Border dispute objective reality, should be put at right position in ties: China
- The phone call was the first formal contact between Jaishankar and Wang since they met on the margins of the Shanghai Cooperation Organisation (SCO) meeting in Moscow on September 10 last year.
The border dispute between India and China is a reality, should be taken seriously but should also be placed at an appropriate position in bilateral ties, Chinese state councilor and foreign minister, Wang Yi has told external affairs minister, S Jaishankar.
The two top ministers spoke over phone on Thursday to review the troops disengagement process in the eastern Ladakh area near the Line of Actual Control (LAC).
The two sides have agreed to set up a hotline for better communication in a timely manner, the Chinese foreign ministry said in a statement on the phone conversation released early on Friday.
Wang was quoted as saying in the statement that border disputes are an objective reality and should be given sufficient attention and taken seriously. However, border issues are not the whole of China-India relations and should be placed in an appropriate position in bilateral relations, he said.
The statement quoted Wang as saying that the recent disengagement of frontline Chinese and Indian troops in the Pangong Lake area had clearly eased the situation on the ground.
Wang told Jaishankar that both sides must cherish the current hard-won situation, jointly consolidate the existing results, maintain the momentum of consultation and further ease the situation.
Wang said that both sides should improve the border control mechanism, advance the border negotiation process, continue to accumulate and enhance mutual trust, and achieve peace and tranquility in the border area.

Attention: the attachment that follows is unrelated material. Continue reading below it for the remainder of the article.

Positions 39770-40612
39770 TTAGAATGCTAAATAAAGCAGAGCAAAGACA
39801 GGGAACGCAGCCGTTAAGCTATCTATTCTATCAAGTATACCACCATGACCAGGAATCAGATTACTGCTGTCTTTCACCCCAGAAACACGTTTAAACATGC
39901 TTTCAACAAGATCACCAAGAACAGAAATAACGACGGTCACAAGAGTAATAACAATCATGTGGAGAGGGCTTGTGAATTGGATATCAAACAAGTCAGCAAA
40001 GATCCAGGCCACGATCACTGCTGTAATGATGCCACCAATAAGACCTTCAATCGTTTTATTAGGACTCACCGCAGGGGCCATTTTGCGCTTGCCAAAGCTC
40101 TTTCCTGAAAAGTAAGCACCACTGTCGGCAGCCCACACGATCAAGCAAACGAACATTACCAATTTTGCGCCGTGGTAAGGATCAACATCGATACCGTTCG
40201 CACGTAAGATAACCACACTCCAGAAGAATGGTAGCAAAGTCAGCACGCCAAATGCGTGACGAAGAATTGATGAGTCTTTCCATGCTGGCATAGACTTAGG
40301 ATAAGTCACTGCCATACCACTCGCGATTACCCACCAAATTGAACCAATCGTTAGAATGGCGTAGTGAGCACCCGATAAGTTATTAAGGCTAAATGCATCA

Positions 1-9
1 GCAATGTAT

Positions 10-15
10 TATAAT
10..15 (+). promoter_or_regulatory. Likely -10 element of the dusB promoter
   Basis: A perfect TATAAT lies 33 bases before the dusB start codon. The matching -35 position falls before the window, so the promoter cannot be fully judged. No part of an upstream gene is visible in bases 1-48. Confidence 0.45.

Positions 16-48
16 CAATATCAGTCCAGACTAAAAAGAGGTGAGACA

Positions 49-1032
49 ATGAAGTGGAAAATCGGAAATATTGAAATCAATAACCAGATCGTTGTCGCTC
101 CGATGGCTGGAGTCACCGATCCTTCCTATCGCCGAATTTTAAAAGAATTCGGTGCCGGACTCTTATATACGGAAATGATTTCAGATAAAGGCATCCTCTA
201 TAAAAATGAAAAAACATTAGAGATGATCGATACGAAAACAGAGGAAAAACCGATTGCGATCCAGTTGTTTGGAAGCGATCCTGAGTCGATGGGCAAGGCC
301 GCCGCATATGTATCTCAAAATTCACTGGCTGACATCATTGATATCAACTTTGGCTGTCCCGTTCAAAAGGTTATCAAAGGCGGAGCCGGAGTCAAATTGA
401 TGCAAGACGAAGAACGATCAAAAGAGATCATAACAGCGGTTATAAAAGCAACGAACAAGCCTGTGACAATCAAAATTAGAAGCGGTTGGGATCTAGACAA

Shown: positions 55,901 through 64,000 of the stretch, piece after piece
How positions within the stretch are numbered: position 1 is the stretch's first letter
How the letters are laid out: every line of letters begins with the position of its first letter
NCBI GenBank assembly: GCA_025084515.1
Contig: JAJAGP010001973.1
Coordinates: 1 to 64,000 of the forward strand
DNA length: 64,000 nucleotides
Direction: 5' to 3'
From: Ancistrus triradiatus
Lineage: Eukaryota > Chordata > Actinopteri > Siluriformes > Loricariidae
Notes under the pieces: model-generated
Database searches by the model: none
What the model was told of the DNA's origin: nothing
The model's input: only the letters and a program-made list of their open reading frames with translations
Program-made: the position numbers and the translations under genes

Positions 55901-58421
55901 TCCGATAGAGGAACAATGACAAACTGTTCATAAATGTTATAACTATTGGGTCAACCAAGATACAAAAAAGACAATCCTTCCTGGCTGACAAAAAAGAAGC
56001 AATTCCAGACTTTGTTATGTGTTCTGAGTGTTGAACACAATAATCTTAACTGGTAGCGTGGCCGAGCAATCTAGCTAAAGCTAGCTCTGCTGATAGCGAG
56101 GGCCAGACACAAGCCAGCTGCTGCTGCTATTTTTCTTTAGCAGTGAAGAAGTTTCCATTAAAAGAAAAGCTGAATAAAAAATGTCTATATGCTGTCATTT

Jaishankar was quoted in the statement as saying that the recent disengagement of the two militaries in the Pangong Lake area is an important result of the two sides earnestly implementing the Moscow consensus of the two foreign ministers.
India hopes to strengthen dialogue and consultation with China to achieve complete disengagement in other regions as soon as possible and promote the continuous cooling of the border situation between the two countries, Jaishankar was quoted as saying.
Blaming India for the nine-month military standoff in eastern Ladakh, Wang said India’s policies towards China had changed in the last year and “pragmatic cooperation” between the two countries had been affected.
The Chinese minister was quoted as saying that bad ties were not in the interest of the two countries, and that past experiences show that highlighting differences will not help resolve problems and would also erode the foundation of mutual trust.
“Both parties agreed to establish a communication hotline to exchange opinions in a timely manner,” the statement said.
The phone call was the first formal contact between Jaishankar and Wang since they met on the margins of the Shanghai Cooperation Organisation (SCO) meeting in Moscow on September 10 last year, and it came days after India and China pulled back frontline troops from strategic heights around Pangong Lake along with armoured vehicles and artillery.
“Spoke to State Councillor & Foreign Minister Wang Yi this afternoon. Discussed the implementation of our Moscow Agreement and reviewed the status of disengagement,” Jaishankar tweeted, without giving details.
Asked about the situation on the LAC at a regular news briefing, external affairs ministry spokesperson Anurag Srivastava said: “Both sides view the smooth and successful completion of disengagement in the north and south bank [of Pangong Lake] as a significant first step as this forms a basis for resolution of remaining issues so as to achieve the eventual goal of complete disengagement in all friction areas.”
“The two sides have agreed to work towards a mutually acceptable resolution of the remaining issues,” he said.